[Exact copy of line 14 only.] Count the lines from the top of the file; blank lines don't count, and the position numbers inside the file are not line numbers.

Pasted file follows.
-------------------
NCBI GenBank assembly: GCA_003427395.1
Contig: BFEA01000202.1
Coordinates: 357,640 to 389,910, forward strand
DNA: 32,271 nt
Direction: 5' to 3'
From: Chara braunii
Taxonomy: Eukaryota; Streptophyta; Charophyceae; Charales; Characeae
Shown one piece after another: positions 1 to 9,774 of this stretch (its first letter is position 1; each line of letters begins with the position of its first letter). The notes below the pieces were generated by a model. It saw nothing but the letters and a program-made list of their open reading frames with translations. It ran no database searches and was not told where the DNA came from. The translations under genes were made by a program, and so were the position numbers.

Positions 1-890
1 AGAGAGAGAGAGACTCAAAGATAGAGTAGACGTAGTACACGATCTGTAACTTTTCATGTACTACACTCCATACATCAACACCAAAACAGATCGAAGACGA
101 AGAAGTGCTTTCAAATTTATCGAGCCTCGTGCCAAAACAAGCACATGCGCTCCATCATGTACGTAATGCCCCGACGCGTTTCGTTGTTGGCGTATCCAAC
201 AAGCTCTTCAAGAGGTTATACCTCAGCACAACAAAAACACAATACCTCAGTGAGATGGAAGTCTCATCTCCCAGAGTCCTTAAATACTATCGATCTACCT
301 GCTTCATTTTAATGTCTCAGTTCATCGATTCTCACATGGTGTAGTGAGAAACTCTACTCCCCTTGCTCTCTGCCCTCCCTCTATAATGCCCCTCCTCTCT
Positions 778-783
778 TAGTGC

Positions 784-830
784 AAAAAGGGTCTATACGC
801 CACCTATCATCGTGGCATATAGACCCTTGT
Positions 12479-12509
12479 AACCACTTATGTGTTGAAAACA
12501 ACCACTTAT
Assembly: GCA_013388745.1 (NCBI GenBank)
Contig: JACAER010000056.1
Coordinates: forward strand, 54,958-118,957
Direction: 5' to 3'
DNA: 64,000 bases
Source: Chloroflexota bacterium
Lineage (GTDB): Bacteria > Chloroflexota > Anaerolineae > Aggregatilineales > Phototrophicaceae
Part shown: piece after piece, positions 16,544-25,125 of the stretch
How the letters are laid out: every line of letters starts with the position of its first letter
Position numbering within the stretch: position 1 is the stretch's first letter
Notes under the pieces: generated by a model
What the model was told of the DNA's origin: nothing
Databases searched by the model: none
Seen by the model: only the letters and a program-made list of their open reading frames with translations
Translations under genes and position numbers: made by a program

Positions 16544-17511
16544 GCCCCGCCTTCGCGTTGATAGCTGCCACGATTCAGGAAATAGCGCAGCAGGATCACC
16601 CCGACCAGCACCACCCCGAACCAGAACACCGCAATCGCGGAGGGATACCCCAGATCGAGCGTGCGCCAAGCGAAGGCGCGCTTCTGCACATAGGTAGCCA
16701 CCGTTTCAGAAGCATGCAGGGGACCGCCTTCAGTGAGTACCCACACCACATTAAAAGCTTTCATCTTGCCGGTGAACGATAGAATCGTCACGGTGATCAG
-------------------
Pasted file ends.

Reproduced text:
Positions 778-783